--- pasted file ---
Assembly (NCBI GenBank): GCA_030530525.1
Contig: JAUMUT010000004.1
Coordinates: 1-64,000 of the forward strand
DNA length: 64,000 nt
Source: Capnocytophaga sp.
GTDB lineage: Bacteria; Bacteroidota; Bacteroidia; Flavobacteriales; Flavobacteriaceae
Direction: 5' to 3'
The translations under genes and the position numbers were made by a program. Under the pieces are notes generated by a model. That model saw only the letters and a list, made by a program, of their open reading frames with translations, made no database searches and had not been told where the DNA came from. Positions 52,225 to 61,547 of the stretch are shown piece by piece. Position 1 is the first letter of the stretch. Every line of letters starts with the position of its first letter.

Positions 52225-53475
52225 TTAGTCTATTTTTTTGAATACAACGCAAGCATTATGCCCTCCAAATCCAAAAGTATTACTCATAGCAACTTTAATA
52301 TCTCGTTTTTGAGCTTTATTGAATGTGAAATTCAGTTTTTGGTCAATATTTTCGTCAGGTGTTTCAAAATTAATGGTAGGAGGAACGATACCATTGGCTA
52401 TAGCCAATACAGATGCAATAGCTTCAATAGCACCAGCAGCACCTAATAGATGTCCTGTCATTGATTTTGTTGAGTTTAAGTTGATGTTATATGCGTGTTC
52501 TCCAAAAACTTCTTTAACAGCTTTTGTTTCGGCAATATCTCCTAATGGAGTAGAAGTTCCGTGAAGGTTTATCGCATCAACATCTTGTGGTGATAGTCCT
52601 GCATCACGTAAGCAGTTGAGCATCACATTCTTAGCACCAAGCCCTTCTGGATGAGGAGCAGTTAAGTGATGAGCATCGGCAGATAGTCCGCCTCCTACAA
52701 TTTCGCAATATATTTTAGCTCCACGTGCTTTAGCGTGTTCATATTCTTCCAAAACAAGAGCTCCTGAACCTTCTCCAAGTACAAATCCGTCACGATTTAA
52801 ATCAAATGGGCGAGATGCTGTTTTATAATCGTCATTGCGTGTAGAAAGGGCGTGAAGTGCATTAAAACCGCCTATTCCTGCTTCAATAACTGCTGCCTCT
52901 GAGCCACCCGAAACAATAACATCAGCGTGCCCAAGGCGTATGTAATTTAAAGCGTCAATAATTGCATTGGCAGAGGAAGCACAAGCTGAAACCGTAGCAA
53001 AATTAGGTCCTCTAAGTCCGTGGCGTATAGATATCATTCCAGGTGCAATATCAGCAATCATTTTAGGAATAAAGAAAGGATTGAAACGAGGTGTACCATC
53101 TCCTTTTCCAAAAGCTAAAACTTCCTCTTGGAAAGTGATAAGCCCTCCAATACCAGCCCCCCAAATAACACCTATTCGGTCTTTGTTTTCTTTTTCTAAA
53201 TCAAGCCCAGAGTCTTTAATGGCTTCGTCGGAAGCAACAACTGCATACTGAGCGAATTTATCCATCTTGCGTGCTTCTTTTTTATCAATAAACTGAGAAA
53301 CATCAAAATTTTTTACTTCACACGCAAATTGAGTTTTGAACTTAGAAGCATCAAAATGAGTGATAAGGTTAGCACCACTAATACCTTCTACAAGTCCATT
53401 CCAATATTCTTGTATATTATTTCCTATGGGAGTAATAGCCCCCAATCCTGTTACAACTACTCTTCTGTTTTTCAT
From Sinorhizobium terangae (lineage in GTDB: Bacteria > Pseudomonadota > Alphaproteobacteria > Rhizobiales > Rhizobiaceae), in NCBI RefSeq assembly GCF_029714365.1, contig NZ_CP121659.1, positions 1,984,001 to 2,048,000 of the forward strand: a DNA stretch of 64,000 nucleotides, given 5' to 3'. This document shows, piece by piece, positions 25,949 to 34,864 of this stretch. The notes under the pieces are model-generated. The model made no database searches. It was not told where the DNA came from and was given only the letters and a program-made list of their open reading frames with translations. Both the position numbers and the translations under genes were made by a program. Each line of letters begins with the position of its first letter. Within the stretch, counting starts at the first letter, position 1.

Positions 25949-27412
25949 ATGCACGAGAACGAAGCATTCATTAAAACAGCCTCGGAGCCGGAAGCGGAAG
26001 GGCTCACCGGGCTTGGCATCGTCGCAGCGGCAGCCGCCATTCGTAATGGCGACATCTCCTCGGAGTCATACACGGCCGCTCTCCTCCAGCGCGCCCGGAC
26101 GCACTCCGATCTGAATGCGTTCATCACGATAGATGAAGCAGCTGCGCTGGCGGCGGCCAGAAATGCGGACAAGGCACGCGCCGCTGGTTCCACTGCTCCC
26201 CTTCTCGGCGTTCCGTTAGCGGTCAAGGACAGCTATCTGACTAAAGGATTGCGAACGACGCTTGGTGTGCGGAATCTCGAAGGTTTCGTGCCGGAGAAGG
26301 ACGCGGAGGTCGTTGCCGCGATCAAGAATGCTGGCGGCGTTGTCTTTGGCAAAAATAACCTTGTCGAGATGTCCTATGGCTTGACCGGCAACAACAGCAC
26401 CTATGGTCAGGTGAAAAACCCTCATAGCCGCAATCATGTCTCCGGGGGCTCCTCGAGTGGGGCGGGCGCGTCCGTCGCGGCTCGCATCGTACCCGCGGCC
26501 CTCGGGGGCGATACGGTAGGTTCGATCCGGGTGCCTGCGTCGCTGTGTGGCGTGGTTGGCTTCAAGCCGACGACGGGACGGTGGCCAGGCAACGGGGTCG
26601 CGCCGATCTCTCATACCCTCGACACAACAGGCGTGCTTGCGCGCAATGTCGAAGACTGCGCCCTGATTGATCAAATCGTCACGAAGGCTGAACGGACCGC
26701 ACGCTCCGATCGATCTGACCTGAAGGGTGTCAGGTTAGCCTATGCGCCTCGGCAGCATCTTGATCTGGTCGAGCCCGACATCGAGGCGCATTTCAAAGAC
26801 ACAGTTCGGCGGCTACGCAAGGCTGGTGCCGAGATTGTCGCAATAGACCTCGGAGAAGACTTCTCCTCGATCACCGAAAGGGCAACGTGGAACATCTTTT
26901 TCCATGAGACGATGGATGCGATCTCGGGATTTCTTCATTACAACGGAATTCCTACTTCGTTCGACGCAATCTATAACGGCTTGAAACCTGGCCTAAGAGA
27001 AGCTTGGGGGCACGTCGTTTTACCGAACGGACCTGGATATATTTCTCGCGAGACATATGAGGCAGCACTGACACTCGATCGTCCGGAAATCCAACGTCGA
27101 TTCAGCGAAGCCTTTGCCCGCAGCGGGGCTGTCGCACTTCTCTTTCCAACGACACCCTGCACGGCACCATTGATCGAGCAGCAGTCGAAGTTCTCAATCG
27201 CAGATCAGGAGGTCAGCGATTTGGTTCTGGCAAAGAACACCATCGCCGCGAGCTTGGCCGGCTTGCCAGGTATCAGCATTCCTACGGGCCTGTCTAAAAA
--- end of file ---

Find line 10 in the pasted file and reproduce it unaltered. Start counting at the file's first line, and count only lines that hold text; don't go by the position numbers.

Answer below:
52225 TTAGTCTATTTTTTTGAATACAACGCAAGCATTATGCCCTCCAAATCCAAAAGTATTACTCATAGCAACTTTAATA